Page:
This recording of
the Op.64 Haydn quartets ought to be
dedicated to anyone who has ever doubted
the quality and integrity of period
instruments. Going on the evidence presented
in this delicate Astrée package
there is little wonder that Quatuor
Mosaïques have achieved unanimous
critical acclaim and numerous awards.
And this stands as a compliment of the
highest order from someone who was brought
up on and swears by the Amadeus and
Griller quartet interpretations of the
Classical period repertoire.
Haydn’s mature Op.64 set of six string
quartets was composed in 1790, the same
year that saw the release of the composer
from his Kapellmeister duties when Hungarian
patron Prince Esterházy died.
Dedicated to the violinist and businessman
Johann Tost, three out of the six quartets
(Nos.1, 5 and 6) were premièred
in London at impresario Johann Peter
Salomon’s concert season; but not before
the composer had made a few alterations
to accommodate a more theatrical British
palate! It is this dramatic strain that
proves such a strength in the quartet
No. 6. Here we find bold unison statements,
graceful melodies, violin acrobatics
and cerebral contrapuntal passages.
These are the building blocks of the
expressive opening Allegro. The
range and depth of this music could
not have been better communicated than
by Quatuor Mosaïques who at all
times articulate with clarity and character.
Particularly satisfying passages are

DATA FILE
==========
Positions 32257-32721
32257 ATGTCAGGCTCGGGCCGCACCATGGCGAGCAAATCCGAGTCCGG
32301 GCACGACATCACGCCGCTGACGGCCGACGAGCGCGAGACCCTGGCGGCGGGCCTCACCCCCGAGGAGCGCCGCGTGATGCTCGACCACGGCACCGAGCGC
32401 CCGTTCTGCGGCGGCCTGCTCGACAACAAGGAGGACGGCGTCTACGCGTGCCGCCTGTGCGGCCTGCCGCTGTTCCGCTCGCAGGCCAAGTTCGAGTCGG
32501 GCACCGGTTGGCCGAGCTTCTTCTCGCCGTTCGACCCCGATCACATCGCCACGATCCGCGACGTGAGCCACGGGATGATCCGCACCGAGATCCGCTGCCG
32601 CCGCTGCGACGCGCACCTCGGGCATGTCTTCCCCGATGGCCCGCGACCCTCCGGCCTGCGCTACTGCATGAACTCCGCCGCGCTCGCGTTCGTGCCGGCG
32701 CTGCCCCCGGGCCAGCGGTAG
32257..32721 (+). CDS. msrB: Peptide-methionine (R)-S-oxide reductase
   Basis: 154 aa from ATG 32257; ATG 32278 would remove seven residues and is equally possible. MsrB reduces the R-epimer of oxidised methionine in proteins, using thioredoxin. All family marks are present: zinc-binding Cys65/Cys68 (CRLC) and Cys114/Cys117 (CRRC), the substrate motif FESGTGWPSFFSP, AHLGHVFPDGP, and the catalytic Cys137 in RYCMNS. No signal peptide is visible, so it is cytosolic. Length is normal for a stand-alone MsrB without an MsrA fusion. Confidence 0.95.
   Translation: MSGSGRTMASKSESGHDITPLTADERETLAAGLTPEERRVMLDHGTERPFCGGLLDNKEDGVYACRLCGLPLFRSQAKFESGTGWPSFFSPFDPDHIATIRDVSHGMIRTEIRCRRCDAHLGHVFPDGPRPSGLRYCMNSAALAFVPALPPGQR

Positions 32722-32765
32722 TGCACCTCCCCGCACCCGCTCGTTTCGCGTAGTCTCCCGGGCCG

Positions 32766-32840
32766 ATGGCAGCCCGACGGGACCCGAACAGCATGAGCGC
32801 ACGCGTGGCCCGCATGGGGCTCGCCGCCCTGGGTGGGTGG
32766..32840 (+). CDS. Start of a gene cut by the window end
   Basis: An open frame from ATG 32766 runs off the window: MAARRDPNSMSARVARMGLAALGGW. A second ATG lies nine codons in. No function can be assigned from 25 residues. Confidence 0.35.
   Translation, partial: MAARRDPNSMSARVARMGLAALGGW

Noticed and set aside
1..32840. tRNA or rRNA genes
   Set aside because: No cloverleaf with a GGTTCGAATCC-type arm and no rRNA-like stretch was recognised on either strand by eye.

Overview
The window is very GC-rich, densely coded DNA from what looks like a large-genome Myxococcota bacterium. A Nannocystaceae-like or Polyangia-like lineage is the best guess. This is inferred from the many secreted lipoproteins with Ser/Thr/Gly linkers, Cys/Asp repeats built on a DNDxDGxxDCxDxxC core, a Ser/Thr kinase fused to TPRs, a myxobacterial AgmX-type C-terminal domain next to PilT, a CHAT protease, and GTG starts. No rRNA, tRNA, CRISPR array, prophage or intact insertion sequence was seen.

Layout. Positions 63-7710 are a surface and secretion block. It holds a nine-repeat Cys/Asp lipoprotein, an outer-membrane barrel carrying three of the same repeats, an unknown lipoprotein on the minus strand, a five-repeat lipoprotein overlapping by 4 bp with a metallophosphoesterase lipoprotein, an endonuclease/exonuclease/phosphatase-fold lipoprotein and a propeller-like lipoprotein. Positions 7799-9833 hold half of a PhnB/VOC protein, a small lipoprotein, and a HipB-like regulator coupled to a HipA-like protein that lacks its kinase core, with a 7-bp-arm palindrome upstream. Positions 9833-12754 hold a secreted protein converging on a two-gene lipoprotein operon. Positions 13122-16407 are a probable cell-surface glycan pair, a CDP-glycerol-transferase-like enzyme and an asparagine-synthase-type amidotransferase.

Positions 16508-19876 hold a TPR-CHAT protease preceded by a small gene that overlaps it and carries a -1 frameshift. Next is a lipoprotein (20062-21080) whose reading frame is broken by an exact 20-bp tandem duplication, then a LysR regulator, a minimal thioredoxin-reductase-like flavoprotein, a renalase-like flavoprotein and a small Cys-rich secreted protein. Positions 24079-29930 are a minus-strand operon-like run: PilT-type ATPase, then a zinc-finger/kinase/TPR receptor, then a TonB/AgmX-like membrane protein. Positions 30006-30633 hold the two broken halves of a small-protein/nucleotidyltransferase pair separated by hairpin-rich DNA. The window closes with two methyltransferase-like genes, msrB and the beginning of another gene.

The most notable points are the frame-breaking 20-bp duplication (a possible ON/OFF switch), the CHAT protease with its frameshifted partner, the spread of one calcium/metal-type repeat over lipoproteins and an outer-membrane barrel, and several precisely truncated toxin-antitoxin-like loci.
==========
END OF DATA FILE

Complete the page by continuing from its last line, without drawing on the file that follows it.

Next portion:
the fugal entries [2:18] and the imitative
dialogue; each in perfect proportion.
The Andante is just as strong
for its impeccable control and sense
of wisdom. With the cello entry, a sobering
resonance meditates through the texture;
the musical warmth and solidarity across
the ensemble is brilliant. Within this
tranquil framework an independently-minded
first violin breaks into song over a
broken chord accompaniment. The shift
of scene is superbly handled by a sensitive
collaboration of musicians.
A stately Menuetto is flamboyantly
contrasted by the microscopically-detailed
Presto finale. However the intricacies
of the latter are handled with the same
decorum that graces the former. This
meticulous attention carves out any
deviations with concrete definition;
notice the pauses [2:38; 3:09; 3:12;
3:17] that stand out with potent feeling
Quartet No. 3 adopts an altogether different
tone. Less concentrated than No.6, the
relatively light-hearted opening Adagio
is nevertheless elegantly propositioned.
At one point [3:44] a dark corner of
impetuous scalic imitation threatens
to subvert the tranquillity but loses
out to its calm exterior. The shifting
portraits are handled with impeccable
ease and unrelenting energy so that
the musicians often compel the listener
to buy into an almost visual conception
of the music.
Two minuets stand at the centre of this
courtly quartet. The second, Menuetto
allegretto, leads with a dashing
first violin tune that carries its obedient
colleagues down a path of humorous and
fragmented phrases. The Quator Mosaïques
relish a nicely contrasted middle section
that indulges in smoother lines and
motivating syncopations. With the same
professionalism the ever-punctilious
instrumentalists narrate an exceptionally
well-crafted fast Finale that
is punctuated by pillars of surprising
harmonic manipulations (0:42;1:52; 2:43;
The final piece, Quartet No.1, is the
simplest of them all and begins with
a portly, low-pitched Allegro Moderato.
Quator Mosaïques capture the composure
with dignified gestures and faultless
technique. Concluding with the tightly
packed Presto finale – dense
in both sound and texture – consolidates
a sequence of performances that sustain
a remarkable collaboration of musicianship
and technical agility.
The remaining quartets of Op. 64 (Nos.
2, 4 and 5) have been issued separately
on Astrée E8875.